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Home > Blog > General > Congratulations to Indianapolis Attorneys, Leslie B. Pollie and Jessica N. Hamilton, on Recent Trial Success

Congratulations to Indianapolis Attorneys, Leslie B. Pollie and Jessica N. Hamilton, on Recent Trial Success

By: Kopka Pinkus Dolin

Congratulations to Managing Partner Leslie Pollie and Associate Jessica Hamilton on their recent trial success on behalf of a prominent retailer. In this premises liability case, the plaintiff tripped on a rubber-backed floor runner while she and her husband were exiting the store. As a result of the fall, the plaintiff sustained a bruised right knee, bruised finger, and a rotator cuff tear that required arthroscopic repair. She recovered well from surgery, but claimed that the injury caused permanent impairment in her range of motion and strength.

At trial, Plaintiffs presented the testimony of five employees, who admitted that they were aware that the floor mats were capable of moving with foot and cart traffic. For the most part, they admitted that they had seen other store patrons pull edges of mats up, although it was not a common occurrence. They denied any other falls with injury on the mats. Plaintiffs argued that the store was aware of a “trip hazard” and failed to protect its patrons from that hazard. They requested that the jury award the plaintiff $400,000 for her injuries, and a “fair” judgment to compensate her husband for his claimed loss of consortium.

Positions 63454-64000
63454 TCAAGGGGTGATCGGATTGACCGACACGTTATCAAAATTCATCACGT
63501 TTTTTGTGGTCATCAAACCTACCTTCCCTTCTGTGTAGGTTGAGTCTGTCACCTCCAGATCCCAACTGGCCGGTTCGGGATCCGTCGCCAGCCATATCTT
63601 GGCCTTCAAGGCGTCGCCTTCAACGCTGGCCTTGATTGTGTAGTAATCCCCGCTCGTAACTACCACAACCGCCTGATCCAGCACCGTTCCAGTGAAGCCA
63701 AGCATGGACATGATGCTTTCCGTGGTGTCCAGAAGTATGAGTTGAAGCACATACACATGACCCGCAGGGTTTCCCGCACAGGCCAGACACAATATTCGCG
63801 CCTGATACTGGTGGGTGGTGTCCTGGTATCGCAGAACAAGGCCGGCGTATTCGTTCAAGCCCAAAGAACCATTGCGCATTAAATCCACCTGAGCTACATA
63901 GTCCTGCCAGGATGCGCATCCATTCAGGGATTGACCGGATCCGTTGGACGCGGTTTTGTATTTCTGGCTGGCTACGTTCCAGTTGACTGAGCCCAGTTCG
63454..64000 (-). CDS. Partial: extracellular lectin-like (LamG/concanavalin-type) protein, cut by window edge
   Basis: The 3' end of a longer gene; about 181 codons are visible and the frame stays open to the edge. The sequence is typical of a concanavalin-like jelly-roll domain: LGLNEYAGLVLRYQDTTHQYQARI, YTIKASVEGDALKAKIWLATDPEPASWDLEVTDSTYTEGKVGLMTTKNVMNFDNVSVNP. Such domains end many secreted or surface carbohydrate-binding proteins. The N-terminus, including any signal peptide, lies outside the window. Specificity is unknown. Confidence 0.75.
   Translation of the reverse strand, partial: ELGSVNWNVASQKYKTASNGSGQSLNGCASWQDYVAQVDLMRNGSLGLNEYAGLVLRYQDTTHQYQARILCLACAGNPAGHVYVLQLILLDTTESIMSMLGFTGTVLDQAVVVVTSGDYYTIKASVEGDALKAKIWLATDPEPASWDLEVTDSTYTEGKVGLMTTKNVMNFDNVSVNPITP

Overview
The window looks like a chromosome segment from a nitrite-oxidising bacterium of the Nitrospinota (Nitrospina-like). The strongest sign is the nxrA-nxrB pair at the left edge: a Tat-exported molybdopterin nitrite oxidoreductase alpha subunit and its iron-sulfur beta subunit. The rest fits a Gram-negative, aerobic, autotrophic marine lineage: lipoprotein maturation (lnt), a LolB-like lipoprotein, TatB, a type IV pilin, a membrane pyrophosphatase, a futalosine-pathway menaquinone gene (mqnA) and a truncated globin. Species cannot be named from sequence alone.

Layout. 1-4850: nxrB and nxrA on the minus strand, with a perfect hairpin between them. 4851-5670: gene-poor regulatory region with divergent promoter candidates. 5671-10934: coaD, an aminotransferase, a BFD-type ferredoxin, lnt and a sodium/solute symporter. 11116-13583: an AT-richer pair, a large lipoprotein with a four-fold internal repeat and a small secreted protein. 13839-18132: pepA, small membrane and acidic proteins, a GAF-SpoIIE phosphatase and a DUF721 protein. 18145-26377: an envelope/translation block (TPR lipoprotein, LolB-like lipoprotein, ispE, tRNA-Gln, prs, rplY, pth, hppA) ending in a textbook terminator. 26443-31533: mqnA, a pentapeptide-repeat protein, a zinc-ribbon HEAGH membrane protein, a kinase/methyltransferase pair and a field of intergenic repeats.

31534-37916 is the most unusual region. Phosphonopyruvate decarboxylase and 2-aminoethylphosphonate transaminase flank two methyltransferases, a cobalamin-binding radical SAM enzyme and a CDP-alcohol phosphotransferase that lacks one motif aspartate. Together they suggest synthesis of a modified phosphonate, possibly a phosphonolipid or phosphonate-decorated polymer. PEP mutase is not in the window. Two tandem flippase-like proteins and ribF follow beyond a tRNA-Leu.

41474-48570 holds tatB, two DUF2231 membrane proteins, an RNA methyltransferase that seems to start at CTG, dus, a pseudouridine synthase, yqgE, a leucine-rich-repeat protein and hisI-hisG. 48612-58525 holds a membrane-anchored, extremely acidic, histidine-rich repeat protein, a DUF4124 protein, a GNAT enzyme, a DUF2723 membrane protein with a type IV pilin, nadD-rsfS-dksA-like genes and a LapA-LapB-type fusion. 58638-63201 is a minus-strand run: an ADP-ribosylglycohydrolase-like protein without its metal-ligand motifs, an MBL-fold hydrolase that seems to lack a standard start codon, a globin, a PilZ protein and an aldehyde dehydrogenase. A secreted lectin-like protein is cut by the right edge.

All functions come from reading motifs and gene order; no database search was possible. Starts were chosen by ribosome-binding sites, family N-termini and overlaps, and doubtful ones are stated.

The defense denied that the floor mats constituted an unreasonably dangerous condition under Indiana law, and contended that the appropriate heavy-duty, commercial mats with a non-slip rubber backing were used. The black mats contrasted with the white tile floor and were only used when necessary. When they were not necessary, they were pulled up by employees and put away. The mats were provided by an outside vendor, and were laundered and replaced with mats in “like new” condition on a weekly basis. The defense argued that the law does not require the elimination of all potential “trip hazards,” but instead requires the exercise of reasonable care.

The jury deliberated for less than 30 minutes (including the time necessary for the jurors to choose their dinner selections) before returning a defense verdict.

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